UK Labour Party's Statement on Non-Dom Tax Reforms - McDermott Will & Emery

UK Labour Party’s Statement on Non-Dom Tax Reforms


Following the UK Government’s 6 March announcement of tax reforms for the current “non-dom” tax regimes, the opposition Labour party has begun to outline how its plans would differ if they win the next UK general election. In a series of interviews on 9 April, Rachel Reeves, the shadow Chancellor of the Exchequer, indicated that Labour would not allow individuals to benefit from inheritance tax protection by establishing excluded property trusts before 6 April 2025. This may mean an earlier cut-off point for when such trusts could be effectively created, or may mean the removal of inheritance tax protections for all such trusts already established. That said, neither of the two main UK parties have set out in detail how they envisage moving inheritance tax from a domicile-based test to a residence-based one. This remains an area of considerable uncertainty.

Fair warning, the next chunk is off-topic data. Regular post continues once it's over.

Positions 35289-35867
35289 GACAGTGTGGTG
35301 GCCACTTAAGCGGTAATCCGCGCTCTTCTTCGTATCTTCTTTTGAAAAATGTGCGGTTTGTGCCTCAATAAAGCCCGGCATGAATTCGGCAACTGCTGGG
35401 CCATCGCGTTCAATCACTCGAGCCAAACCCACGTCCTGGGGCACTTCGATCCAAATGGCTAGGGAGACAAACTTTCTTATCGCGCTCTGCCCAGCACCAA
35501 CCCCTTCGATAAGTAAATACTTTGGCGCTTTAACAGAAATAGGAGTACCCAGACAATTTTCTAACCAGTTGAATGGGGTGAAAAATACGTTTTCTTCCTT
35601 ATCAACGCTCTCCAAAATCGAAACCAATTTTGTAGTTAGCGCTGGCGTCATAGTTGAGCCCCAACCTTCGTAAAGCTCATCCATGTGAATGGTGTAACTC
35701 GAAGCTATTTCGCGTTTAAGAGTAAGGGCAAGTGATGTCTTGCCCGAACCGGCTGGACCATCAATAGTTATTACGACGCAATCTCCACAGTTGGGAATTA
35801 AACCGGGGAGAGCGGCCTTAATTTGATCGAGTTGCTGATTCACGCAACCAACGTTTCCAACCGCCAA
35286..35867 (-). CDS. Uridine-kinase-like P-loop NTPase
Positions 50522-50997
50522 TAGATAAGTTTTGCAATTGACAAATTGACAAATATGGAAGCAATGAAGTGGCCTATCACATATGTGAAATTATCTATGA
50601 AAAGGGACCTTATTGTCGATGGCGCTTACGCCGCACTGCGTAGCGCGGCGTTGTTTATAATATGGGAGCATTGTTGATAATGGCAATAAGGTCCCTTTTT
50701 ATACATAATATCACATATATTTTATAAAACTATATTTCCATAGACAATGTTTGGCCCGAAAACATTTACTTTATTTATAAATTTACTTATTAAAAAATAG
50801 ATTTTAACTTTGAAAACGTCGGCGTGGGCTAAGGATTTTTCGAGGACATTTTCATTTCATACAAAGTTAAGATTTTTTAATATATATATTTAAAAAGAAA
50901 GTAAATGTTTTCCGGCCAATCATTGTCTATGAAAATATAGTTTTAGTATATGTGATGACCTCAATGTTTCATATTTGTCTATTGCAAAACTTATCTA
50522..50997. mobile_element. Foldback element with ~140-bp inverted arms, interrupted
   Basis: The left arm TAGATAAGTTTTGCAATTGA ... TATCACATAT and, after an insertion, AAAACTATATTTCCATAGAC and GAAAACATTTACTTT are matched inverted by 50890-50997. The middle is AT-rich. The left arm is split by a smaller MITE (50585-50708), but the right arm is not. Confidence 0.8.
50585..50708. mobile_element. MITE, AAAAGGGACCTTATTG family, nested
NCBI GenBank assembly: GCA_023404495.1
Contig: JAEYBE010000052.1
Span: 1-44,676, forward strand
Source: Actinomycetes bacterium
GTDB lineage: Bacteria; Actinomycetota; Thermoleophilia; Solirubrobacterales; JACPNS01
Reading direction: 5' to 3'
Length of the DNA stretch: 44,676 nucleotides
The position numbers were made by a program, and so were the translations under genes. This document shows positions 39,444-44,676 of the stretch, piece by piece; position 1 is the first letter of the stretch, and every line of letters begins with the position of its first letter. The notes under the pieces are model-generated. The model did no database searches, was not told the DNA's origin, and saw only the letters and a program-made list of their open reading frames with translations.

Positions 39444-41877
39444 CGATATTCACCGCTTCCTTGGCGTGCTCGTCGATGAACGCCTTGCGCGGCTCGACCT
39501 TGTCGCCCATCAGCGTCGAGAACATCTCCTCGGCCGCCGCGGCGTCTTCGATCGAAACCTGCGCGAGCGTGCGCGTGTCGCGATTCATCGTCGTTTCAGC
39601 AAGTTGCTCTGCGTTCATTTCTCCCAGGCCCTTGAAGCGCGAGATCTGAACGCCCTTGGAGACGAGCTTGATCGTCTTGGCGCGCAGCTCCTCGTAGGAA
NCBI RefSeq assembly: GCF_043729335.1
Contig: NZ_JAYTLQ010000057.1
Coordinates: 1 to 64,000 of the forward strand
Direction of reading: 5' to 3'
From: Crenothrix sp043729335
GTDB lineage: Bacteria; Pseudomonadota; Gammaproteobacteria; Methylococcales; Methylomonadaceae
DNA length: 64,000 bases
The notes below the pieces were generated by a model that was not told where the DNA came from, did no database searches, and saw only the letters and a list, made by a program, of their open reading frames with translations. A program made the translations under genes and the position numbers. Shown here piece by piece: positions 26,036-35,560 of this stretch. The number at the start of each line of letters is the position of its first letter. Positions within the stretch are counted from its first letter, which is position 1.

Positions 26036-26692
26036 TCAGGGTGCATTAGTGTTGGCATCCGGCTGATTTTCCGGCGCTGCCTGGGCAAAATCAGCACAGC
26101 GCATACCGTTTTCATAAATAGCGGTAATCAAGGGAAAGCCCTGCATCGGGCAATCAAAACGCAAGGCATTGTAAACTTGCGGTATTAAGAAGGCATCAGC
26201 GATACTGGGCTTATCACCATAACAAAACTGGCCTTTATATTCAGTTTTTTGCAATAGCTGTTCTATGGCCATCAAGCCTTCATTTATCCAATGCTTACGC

Regarding income and capital gains tax reforms, Labour have indicated they would abandon the one-year grace period for former remittance basis taxpayers in 2025/26, during which their foreign income would be taxed at half the usual rates. Labour claim this would raise an extra £600 million in tax as a one-off. The fact that Labour’s comments do not go much wider than this could suggest a tacit acceptance of much of the Conservative party’s proposals, and the principle of a four-year arrival period of beneficial tax treatment for new residents. With a UK election on the horizon but not yet given a date, it may be some time before taxpayers and their advisors are given certainty for the UK tax landscape. Whatever the outcome of the election, advice to navigate the inevitable changes will be essential.